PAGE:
(p.80) Delany certainly does not see a limit to blacks’ capacity for improved condition and promotes the “perfectibility of intellect” notion to which “black elites and their allies gave great credence” (Rael 128). He warns his readers of the drastic effects of continued degradation. Without an outlet through which to exercise independence, Delany argues, the impulse to do so “degenerates” into a physiological condition of complacency in servitude. His use of the passive voice to characterize this unhealthy process serves as a warning to readers that they must exercise their physical and mental capacities if they are to achieve self-rule.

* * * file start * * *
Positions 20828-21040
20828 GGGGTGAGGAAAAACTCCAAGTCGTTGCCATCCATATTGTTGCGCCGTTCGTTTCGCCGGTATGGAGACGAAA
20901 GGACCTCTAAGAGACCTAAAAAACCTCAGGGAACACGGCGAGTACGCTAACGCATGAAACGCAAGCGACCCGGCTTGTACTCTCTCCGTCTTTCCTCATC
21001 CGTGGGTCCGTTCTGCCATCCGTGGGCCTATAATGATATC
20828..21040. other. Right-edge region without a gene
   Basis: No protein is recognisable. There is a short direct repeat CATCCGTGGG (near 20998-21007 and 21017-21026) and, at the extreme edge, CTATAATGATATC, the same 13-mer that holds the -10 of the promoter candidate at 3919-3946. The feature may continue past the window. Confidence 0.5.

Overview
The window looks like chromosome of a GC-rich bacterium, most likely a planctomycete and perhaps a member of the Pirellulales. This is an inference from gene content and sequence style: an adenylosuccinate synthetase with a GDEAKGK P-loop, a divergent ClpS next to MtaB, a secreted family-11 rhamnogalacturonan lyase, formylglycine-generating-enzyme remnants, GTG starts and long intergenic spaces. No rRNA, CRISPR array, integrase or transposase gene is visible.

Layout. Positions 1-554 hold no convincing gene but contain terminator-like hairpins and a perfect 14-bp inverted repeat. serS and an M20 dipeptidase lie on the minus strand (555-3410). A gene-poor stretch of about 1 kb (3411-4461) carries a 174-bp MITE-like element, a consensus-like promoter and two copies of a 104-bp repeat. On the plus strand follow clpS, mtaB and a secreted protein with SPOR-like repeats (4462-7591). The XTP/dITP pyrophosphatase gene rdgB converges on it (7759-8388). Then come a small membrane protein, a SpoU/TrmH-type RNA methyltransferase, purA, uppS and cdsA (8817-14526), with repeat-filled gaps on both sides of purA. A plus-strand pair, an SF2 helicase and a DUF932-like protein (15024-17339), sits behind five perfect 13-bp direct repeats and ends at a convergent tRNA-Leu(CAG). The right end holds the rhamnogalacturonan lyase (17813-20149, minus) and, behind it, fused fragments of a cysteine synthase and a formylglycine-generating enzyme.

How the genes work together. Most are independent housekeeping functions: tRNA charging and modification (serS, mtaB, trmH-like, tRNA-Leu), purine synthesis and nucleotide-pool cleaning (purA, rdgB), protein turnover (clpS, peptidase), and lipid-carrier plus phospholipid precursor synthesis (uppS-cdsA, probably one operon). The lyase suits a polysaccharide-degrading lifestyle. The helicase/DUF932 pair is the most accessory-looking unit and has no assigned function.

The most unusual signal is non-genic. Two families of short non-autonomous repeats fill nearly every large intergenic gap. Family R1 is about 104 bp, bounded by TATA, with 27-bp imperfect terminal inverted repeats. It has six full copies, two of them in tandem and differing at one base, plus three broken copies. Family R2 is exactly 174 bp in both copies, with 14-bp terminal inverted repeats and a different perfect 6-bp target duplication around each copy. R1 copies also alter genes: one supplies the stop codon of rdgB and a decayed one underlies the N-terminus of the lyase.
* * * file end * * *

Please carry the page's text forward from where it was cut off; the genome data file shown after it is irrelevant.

Highlighting the organizational role of power, Gregg Crane argues, “A wide variety of Northern and Southern intellectuals, authors, jurists, and politicians found in the very existence of slavery, war, class and racial domination ample proof that neither conscience nor consent but power actually structures and organizes law and society” (131). He identifies Delany as one of these intellectuals in whose writing power overshadows race as the focus of his politics as he adopts a “strategic positivism” to achieve his political goals. Crane writes, “Probably better than any white American, Martin Delany appreciated the degree to which power governed social and political association in nineteenth-century America despite pretensions to the contrary” (135). Delany’s advocacy of black removal from white supremacist power of the United States and a perceived politically aligned Canada West altogether speaks to this. For Delany, Crane argues, “The failure of moral suasion to alter the nation’s racist policy … made it clear that the only legal order capable of inscribing and protecting black Americans’ rights would be grounded not in consent (‘rights by sufferance’) but in majority power” (140) because ethnic domination was the result of oppressors’ self-interest and an imbalance of political and economic control (148). Shadd seems to an extent to share this understanding, and so deliberately calls on Black Americans to reject the United States in favor of the then-more-powerful British Empire. Her Plea is also an argument to garrison Canada West, Jamaica, and British Columbia against U.S. imperialist/slave-holding expansion. Furthermore she argues for the continued protection from slavery in Central and South America and the Caribbean: “The policy of the dominant party in the United States is to drive free coloured people out of the country, and to send them to Africa; and at the same time, to give the fullest guaranty to slaveholders, for the continuance of their system. To fulfill, to the letter, this latter, they make large calculations of a future (p.81) interest in the West Indies, Honduras, and ultimately South America. They wish to consecrate to slavery and the slave power that portion of this continent; at the same time they deprecate the vicinity of freemen. To preserve those countries from the ravages of slavery should be the motive of their settlement by coloured men” (90). But Delany is neither satisfied with citizenship under a monarchy nor forestalling the expansion of slavery. He seeks a broader sense of self through black political autonomy.